When he hears about this plan, Frank is overjoyed and deeply grateful! Oh, actually, no, I lied—in true VNRN fashion, he is outraged and cuts off their budding romance with little explanation, only later explaining, “I want to get to the top. But I aim to get there under my own steam.” It’s a ridiculous attitude, of course, because what is the grant that he is hoping to win but a gift? And isn’t every person’s success dependent on others—teachers, advisors, investors—who helped along the way? He compounds his hypocrisy by adding, “If you’d been anyone else, I might have accepted.” Elizabeth’s best friend points out that “he’s think himself doing the right thing, I suppose, if something horrible had happened and you’d asked him to share that!” These men can be so stupid, you wonder why you bother.

But it turns out that it doesn’t take long to convince Frank to accept the plan, though it still means they can’t be together, even though he loves her, but because he does not have “even a remote hope of being able to give you things, wealth, position equal to those you now have in your own right.” What a sexist snob!

The second half of the book is Elizabeth’s persistent efforts to win Frank over, which you know are preordained to succeed, though it takes the quintessential car crash combined with the old jealousy ploy to bring him around. The book is a pleasant read, even if it hinges on this ludicrous plot device. The characters are enjoyable, if not anyone I’d care to spend any extra time with. You could do worse, and it won’t be a complete waste of time, but it is likely to pass out of your head about as quickly as the money would have slipped out of your bank account if you had been the recipient of Nurse Lister’s fortune.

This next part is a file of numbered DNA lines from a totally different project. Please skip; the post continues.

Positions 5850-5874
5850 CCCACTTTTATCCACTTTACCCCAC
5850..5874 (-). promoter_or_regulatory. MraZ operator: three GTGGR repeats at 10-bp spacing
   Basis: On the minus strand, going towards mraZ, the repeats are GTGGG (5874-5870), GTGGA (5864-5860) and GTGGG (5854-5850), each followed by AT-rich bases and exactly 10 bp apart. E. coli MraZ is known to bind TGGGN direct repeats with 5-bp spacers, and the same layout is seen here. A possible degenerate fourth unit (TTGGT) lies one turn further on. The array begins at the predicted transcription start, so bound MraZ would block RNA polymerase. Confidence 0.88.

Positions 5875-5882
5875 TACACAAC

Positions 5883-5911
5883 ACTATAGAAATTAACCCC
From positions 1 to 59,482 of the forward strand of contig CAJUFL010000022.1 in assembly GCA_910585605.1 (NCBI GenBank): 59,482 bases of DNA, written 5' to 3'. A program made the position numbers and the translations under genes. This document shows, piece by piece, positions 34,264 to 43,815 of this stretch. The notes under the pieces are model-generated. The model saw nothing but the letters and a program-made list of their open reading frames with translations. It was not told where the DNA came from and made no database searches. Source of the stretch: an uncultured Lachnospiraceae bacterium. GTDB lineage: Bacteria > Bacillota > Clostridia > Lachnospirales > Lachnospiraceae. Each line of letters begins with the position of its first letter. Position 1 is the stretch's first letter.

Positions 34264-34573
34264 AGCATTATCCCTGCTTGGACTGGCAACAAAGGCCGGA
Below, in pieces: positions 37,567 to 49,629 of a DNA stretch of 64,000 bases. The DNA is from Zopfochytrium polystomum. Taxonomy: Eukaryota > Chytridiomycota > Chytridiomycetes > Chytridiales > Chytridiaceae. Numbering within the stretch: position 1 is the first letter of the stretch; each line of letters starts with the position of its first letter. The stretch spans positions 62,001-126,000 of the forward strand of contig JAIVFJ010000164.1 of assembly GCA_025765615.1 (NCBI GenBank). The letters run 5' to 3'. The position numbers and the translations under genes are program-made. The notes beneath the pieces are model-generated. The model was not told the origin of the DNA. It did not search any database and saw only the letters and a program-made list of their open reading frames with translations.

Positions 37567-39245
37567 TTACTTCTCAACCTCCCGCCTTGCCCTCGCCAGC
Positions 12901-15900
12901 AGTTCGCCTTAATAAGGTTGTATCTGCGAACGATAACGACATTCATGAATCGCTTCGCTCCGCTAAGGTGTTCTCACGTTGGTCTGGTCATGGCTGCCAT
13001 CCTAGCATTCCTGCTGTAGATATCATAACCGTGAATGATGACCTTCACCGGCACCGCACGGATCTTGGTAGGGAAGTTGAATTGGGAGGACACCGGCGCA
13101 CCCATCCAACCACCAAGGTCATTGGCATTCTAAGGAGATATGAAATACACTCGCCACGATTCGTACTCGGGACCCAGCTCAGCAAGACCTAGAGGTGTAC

Monday, July 25, 2022

Park Avenue Nurse

By Adelaide Humphries, ©1956
Cover illustration by Rudy Nappi

Handsome Jick Ainsley called Pam a “de luxe model nurse,” and even Pamela’s best friend Helen thought her too blonde, too pretty … even for a Park Avenue doctor’s office. Pam herself did not know. She had kept the small town values her Aunt Cora taught her, was good at her job, and Park Avenue was not really so glamorous until Dewa, the Indian prince, came along and taught her the words to the Indian song “… for my love will be like a wreath of flowers …” Then Pamela felt her life begin to change.